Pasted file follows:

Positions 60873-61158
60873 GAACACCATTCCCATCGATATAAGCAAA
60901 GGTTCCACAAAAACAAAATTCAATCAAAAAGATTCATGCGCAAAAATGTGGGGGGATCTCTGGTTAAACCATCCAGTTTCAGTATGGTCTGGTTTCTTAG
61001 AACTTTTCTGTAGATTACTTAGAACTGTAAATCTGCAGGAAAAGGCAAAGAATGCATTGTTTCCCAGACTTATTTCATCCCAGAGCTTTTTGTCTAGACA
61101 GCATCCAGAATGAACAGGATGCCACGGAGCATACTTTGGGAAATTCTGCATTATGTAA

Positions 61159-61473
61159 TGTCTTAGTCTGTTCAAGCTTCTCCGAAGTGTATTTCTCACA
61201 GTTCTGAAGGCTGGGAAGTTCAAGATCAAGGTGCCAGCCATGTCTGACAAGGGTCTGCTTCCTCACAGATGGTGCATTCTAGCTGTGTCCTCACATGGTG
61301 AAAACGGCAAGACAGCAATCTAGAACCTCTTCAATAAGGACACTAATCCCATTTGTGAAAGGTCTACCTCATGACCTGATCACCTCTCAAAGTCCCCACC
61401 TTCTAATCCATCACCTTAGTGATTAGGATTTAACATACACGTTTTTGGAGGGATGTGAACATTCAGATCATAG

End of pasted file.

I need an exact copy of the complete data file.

Positions 60873-61158
60873 GAACACCATTCCCATCGATATAAGCAAA
60901 GGTTCCACAAAAACAAAATTCAATCAAAAAGATTCATGCGCAAAAATGTGGGGGGATCTCTGGTTAAACCATCCAGTTTCAGTATGGTCTGGTTTCTTAG
61001 AACTTTTCTGTAGATTACTTAGAACTGTAAATCTGCAGGAAAAGGCAAAGAATGCATTGTTTCCCAGACTTATTTCATCCCAGAGCTTTTTGTCTAGACA
61101 GCATCCAGAATGAACAGGATGCCACGGAGCATACTTTGGGAAATTCTGCATTATGTAA

Positions 61159-61473
61159 TGTCTTAGTCTGTTCAAGCTTCTCCGAAGTGTATTTCTCACA
61201 GTTCTGAAGGCTGGGAAGTTCAAGATCAAGGTGCCAGCCATGTCTGACAAGGGTCTGCTTCCTCACAGATGGTGCATTCTAGCTGTGTCCTCACATGGTG
61301 AAAACGGCAAGACAGCAATCTAGAACCTCTTCAATAAGGACACTAATCCCATTTGTGAAAGGTCTACCTCATGACCTGATCACCTCTCAAAGTCCCCACC
61401 TTCTAATCCATCACCTTAGTGATTAGGATTTAACATACACGTTTTTGGAGGGATGTGAACATTCAGATCATAG